09/01/2001 - 21:00

A taste of Moroccan magic

09/01/2001 - 21:00


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TAGINES Restaurant is as quaint as the cuisine served there is different and as curious as the location where it resides.

A taste of Moroccan magic
TAGINES Restaurant is as quaint as the cuisine served there is different and as curious as the location where it resides.

This is a house of Moroccan cuisine and the fascinating flavours are like no other form of food I have tasted.

A tagine is a Moroccan cooking and serving vessel, a ceramic bowl with a hollow witch’s hat like conical lid that is something of a chimney with an opening at the peak.

Considering the unusual look and use of the appliance the little restaurant is well named.

If you are into food adventures, this experience is a worthy culinary challenge.

A flavour trail of nuts, pickled lemons, saffron, chickpeas, black pepper, chilli, ginger, coriander, minty yoghurt and honey.

Couscous is the staple throughout accompanying many of the dishes.

One great challenge with this sweet and sour cuisine is to find a wine that complements and I feel the best way to go would be to choose the big guns of flavour.

Perhaps, a Brown Brothers gewurztraminer, or one of the Margaret River sauvignon blanc/ semillon blends – or even an Amberley chenin blanc. The mystical flavour combinations are not what I would enjoy red wine with.

An essential in the Moroccan cuisine are the pickled or preserved lemons the proprietors bring over from Melbourne. Many main dishes include the citrus influence.

Chicken tagine ($17) is one of the appreciated Moroccan dishes and this piquant speciality demonstrates the tagine cuisine where long, slow cooking is essential.

At this restaurant the chicken is served with olives in a tagine plate of scented sauce spiced with ginger, coriander, cinnamon, pepper and orange-blossom water.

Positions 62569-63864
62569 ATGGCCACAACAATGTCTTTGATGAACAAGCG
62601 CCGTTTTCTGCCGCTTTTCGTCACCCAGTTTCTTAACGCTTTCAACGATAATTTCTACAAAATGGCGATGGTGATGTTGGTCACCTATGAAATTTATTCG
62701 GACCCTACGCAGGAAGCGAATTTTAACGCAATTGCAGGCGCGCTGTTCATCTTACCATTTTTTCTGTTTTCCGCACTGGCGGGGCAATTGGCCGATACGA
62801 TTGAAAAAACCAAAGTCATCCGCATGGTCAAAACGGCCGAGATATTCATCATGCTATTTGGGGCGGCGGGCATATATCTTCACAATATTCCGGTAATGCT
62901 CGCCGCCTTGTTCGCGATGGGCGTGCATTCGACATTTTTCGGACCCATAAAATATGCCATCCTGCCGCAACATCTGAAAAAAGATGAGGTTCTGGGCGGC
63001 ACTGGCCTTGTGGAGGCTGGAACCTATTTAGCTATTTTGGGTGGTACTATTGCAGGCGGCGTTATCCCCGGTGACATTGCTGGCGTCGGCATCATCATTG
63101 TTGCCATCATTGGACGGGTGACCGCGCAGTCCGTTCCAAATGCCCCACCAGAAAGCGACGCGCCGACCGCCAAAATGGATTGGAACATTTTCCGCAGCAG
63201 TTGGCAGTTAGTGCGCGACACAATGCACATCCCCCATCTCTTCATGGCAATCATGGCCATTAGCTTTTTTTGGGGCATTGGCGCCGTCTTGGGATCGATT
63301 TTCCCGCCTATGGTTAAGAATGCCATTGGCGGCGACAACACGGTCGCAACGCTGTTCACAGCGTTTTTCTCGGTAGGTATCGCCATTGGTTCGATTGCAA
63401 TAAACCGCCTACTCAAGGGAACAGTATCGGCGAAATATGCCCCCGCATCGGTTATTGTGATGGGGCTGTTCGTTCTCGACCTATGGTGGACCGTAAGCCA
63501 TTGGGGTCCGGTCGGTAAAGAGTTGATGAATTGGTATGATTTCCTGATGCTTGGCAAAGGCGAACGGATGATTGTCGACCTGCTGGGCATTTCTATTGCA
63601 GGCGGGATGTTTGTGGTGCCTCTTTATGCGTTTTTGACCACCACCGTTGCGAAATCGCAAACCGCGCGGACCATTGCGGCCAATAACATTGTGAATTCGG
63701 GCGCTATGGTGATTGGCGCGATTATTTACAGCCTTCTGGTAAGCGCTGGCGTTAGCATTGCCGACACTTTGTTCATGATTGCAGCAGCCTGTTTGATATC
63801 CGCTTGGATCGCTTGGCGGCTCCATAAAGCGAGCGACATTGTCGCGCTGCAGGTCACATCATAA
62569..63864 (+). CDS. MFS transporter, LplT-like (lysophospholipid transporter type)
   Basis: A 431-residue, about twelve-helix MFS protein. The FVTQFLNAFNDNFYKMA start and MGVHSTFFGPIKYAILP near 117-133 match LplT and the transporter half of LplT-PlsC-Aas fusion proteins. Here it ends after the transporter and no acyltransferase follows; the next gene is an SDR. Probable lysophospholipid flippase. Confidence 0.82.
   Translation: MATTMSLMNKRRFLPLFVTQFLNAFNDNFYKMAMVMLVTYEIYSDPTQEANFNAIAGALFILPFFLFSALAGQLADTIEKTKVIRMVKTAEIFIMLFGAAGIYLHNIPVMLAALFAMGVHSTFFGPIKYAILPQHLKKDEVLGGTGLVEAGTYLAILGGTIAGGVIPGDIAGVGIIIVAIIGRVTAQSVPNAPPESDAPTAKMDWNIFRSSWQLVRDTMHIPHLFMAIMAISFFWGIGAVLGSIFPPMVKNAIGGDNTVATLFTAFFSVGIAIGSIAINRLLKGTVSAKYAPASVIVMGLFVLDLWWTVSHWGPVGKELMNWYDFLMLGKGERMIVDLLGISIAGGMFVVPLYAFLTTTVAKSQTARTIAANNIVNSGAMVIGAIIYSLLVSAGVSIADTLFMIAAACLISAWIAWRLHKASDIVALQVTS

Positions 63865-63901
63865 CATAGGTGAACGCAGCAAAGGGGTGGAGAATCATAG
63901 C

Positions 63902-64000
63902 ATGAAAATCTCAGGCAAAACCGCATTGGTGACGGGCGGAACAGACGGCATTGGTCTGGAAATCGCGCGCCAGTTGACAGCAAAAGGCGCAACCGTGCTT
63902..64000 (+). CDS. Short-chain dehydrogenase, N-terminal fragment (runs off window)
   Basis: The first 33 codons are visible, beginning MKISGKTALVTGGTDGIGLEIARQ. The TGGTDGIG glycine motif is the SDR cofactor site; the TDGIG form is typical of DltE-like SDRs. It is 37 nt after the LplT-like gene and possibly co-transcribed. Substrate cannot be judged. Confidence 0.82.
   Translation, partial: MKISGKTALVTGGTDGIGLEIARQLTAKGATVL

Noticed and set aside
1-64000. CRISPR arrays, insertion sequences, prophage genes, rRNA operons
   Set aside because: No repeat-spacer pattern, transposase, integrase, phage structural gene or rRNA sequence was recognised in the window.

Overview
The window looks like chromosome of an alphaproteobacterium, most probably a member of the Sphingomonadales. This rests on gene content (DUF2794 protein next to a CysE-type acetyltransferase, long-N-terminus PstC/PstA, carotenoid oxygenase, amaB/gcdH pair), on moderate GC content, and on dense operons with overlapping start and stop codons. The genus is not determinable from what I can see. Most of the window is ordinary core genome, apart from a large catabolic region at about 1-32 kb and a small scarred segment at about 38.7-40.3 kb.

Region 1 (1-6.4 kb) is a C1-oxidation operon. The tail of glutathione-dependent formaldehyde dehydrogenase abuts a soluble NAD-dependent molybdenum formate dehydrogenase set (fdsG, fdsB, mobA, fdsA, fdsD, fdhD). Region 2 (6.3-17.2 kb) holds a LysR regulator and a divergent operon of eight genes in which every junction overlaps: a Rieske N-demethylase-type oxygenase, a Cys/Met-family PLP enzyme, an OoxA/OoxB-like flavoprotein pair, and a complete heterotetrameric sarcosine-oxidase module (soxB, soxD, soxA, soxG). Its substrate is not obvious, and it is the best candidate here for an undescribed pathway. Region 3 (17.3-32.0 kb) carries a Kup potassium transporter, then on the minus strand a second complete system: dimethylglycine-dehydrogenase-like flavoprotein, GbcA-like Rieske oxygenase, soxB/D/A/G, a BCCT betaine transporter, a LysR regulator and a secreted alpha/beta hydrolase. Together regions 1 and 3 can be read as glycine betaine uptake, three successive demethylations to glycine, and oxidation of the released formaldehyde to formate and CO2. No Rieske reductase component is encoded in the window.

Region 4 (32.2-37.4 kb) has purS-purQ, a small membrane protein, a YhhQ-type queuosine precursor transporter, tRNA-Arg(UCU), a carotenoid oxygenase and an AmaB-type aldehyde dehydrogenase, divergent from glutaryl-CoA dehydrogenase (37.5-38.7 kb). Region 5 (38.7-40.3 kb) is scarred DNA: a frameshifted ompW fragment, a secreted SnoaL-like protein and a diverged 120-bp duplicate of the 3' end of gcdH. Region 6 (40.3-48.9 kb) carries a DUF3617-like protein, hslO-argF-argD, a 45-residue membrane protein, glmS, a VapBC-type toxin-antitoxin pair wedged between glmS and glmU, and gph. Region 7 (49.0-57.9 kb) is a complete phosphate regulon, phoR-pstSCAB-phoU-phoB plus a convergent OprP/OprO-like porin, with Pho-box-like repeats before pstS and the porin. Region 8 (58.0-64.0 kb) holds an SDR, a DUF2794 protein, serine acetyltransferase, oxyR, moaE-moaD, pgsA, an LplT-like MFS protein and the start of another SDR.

Even at its peak of spiciness the cuisine isn’t chilli hot, as you would find in an Indian vindaloo, rather the piquancy seems to have a peppery base with some chilli.

Another interesting dish is lamb tagine ($17). This is as important to Moroccans as the lamb roast and vegetables are to we Australians.

The lamb came in a thick lemony sauce with a flavour depth of many dimensions. This boneless lamb is served with peas and olives and although it is difficult to identify the multiple spices, ginger and garlic certainly shone through.

In North Africa the chefs are called Tabakhat and their recipes are rarely written, instead passed on verbally thus keeping the culinary arts somewhat mystical.

Dips are a large part of Moroccan dining and the most prolific appears to be the North African paste cum sauce known as harissa.

Based on chilli, this condiment seems to be served with most meals, be they simple or magnificent. With the chilli are coriander, mint, garlic, caraway and salt. Side orders at Tagines of harissa are $2.50.

Other traditional dips are offered. An Algerian eggplant jam and a bessara dip of bean puree flavoured with cumin and garlic are served with a salsa and toasted Turkish bread ($11.50).

I began my Moroccan adventure with oja merguez, a specially made spicy sausage starter combined with eggs and potatoes and served with delicious mint yoghurt and toasted Turkish bread ($8.50)

Then the call of the tagine came and for my principal dish I chose the mussel and fish tagine ($18.50). I’m not a fan of New Zealand’s green-lipped mussels but these cooked in the spiced broth of the tagine changed my view.

Again the lemon came through with a zesty pepperiness from the aromatic broth laced with saffron really suited the seafood components. I had my flavours supercharged by the chefs who simply added some harissa.

Again, the flavours are as mystifying as the streets and markets of Casablanca and Marrakech and the unidentifiable scents and aromas came to the fore and made for a stand-out meal because of the cuisine’s fascinating difference.

Morroco’s cuisine has evolved through history, from the Moors, the Arabs and the Berbers.

It is akin to Algeria and Tunisia and the trio of countries form the North Western African region known as Maghreb.

With the menu at Tagines comes a very informative glossary of dishes and ingredients and it makes for a wonderful guide when choosing a dish.

But the girls serving and cooking are wonderfully helpful and happy to part with their knowledge.

They confess they fell in love with the cuisine in France and have never set foot in Morocco.

Another nice touch is the coded dishes that indicate if the food is suitable for vegans, ovo lacto vegetarians and gluten intolerance people.

Tagines is in down town Kensington, South Perth; stones throw from my house.

It’s a small place that seats just under 20 in the restaurant proper with hardly enough room in the phone-box sized kitchen to swing a tagline.

However, another 20 patrons can dine al fresco in a clear-blinded section on George Street.

I think this is one of our more interesting BYOs and the corkage is $2 a bottle.

I’m thankful this very different gastronomic challenge is available and I’m certain I will return.


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